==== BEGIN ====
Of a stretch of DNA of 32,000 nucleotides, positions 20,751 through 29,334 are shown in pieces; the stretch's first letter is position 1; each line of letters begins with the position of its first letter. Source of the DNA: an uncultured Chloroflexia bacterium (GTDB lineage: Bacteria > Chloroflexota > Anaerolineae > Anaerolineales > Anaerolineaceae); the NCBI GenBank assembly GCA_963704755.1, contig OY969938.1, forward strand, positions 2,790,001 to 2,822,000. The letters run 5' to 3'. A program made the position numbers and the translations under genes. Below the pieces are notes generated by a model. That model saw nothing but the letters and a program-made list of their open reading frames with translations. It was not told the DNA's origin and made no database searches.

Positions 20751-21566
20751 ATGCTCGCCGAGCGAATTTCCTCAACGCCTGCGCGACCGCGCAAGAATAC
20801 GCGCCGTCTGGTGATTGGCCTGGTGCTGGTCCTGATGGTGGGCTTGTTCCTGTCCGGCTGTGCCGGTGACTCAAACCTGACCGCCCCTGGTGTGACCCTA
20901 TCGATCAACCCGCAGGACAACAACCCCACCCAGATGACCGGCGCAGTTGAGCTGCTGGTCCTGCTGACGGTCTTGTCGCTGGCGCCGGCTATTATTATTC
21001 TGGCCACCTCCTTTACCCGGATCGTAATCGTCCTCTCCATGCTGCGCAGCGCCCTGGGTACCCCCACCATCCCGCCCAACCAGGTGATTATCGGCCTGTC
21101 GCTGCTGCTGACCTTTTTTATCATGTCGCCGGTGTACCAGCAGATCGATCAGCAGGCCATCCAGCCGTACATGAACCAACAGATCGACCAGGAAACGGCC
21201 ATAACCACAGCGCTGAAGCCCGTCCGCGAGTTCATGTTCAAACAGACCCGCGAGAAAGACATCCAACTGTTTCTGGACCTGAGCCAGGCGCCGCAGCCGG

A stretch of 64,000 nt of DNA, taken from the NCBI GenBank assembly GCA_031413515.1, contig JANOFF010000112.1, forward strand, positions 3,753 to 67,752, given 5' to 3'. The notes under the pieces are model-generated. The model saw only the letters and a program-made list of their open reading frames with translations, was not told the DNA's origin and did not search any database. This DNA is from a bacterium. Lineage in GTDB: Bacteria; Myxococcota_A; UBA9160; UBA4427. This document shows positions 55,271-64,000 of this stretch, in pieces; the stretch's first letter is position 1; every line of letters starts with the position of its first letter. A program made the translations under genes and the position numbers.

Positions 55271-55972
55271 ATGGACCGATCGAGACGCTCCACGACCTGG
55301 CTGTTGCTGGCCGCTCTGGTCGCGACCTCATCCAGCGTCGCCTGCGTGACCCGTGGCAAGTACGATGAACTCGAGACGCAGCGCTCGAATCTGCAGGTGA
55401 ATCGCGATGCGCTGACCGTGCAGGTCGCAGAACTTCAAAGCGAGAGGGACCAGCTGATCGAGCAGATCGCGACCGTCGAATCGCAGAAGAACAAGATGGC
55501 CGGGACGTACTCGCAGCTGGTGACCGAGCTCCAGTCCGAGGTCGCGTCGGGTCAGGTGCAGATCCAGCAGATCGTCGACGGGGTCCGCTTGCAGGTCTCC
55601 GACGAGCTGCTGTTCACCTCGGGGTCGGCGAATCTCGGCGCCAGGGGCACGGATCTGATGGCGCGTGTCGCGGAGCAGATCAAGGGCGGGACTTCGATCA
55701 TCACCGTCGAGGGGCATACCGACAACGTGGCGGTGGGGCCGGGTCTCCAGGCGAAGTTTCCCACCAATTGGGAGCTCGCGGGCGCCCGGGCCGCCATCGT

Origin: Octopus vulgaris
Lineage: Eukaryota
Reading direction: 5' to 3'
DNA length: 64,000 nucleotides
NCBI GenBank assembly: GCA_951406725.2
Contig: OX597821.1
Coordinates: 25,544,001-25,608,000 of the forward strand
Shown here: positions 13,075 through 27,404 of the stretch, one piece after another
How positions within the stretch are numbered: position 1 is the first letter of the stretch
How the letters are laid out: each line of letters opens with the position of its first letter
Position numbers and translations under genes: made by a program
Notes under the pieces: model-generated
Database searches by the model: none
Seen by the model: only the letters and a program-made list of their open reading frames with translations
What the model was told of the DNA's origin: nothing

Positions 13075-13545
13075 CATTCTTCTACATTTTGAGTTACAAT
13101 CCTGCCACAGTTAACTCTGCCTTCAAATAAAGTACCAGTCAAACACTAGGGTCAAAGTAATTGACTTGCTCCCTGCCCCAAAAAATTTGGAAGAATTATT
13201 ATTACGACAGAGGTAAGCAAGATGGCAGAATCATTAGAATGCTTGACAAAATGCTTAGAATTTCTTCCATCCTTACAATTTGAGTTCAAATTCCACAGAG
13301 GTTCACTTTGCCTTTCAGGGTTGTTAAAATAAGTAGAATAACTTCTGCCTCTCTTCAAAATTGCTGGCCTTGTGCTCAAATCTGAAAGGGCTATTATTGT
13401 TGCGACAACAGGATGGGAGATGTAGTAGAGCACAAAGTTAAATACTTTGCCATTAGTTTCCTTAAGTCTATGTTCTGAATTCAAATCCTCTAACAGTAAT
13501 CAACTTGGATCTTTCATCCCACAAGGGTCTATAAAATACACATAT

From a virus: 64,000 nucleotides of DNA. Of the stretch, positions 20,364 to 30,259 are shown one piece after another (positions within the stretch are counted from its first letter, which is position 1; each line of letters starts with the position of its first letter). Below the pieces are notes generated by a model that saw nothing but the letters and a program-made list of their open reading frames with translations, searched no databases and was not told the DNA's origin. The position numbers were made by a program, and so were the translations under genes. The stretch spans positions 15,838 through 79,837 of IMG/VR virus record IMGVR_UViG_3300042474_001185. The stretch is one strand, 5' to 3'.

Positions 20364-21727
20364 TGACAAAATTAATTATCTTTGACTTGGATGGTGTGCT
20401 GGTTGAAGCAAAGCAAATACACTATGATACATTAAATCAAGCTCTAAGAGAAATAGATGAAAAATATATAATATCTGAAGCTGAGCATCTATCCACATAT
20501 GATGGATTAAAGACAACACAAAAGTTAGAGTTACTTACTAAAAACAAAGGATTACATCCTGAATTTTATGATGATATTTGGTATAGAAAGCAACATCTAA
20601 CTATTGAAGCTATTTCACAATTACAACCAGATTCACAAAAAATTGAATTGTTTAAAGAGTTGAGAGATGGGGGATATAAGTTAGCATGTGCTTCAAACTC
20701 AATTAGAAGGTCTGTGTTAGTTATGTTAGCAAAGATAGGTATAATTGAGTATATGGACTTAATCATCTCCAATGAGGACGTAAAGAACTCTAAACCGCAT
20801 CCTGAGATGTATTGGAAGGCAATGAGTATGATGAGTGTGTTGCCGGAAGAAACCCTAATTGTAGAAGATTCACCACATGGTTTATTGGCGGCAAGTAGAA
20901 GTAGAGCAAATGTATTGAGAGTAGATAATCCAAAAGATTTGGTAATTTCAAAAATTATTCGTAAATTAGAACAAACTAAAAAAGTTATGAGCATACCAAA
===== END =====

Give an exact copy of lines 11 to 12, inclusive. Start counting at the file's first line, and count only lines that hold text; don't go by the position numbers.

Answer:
55271 ATGGACCGATCGAGACGCTCCACGACCTGG
55301 CTGTTGCTGGCCGCTCTGGTCGCGACCTCATCCAGCGTCGCCTGCGTGACCCGTGGCAAGTACGATGAACTCGAGACGCAGCGCTCGAATCTGCAGGTGA